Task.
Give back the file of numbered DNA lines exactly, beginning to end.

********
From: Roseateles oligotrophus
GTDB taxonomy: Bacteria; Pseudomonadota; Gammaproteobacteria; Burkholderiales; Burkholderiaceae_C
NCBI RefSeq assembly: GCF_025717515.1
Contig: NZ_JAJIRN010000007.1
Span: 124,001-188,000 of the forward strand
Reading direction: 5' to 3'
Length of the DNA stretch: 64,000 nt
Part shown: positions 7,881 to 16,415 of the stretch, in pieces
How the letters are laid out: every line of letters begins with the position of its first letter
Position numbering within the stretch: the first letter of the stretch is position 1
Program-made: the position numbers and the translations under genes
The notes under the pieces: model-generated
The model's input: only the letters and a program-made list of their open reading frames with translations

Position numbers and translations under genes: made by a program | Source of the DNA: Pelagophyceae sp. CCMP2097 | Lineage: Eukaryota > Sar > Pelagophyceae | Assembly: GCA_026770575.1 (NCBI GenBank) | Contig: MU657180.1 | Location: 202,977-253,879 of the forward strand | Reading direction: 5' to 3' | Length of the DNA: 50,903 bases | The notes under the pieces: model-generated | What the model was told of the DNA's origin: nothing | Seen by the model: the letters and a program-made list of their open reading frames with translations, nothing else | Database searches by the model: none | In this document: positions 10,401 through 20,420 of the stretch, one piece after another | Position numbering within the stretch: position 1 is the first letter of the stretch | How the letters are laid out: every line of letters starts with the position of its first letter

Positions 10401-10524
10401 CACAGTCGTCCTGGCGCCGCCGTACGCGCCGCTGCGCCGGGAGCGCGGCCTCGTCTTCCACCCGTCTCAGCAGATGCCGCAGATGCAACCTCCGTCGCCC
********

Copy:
From: Roseateles oligotrophus
GTDB taxonomy: Bacteria; Pseudomonadota; Gammaproteobacteria; Burkholderiales; Burkholderiaceae_C
NCBI RefSeq assembly: GCF_025717515.1
Contig: NZ_JAJIRN010000007.1
Span: 124,001-188,000 of the forward strand
Reading direction: 5' to 3'
Length of the DNA stretch: 64,000 nt
Part shown: positions 7,881 to 16,415 of the stretch, in pieces
How the letters are laid out: every line of letters begins with the position of its first letter
Position numbering within the stretch: the first letter of the stretch is position 1
Program-made: the position numbers and the translations under genes
The notes under the pieces: model-generated
The model's input: only the letters and a program-made list of their open reading frames with translations

Position numbers and translations under genes: made by a program | Source of the DNA: Pelagophyceae sp. CCMP2097 | Lineage: Eukaryota > Sar > Pelagophyceae | Assembly: GCA_026770575.1 (NCBI GenBank) | Contig: MU657180.1 | Location: 202,977-253,879 of the forward strand | Reading direction: 5' to 3' | Length of the DNA: 50,903 bases | The notes under the pieces: model-generated | What the model was told of the DNA's origin: nothing | Seen by the model: the letters and a program-made list of their open reading frames with translations, nothing else | Database searches by the model: none | In this document: positions 10,401 through 20,420 of the stretch, one piece after another | Position numbering within the stretch: position 1 is the first letter of the stretch | How the letters are laid out: every line of letters starts with the position of its first letter

Positions 10401-10524
10401 CACAGTCGTCCTGGCGCCGCCGTACGCGCCGCTGCGCCGGGAGCGCGGCCTCGTCTTCCACCCGTCTCAGCAGATGCCGCAGATGCAACCTCCGTCGCCC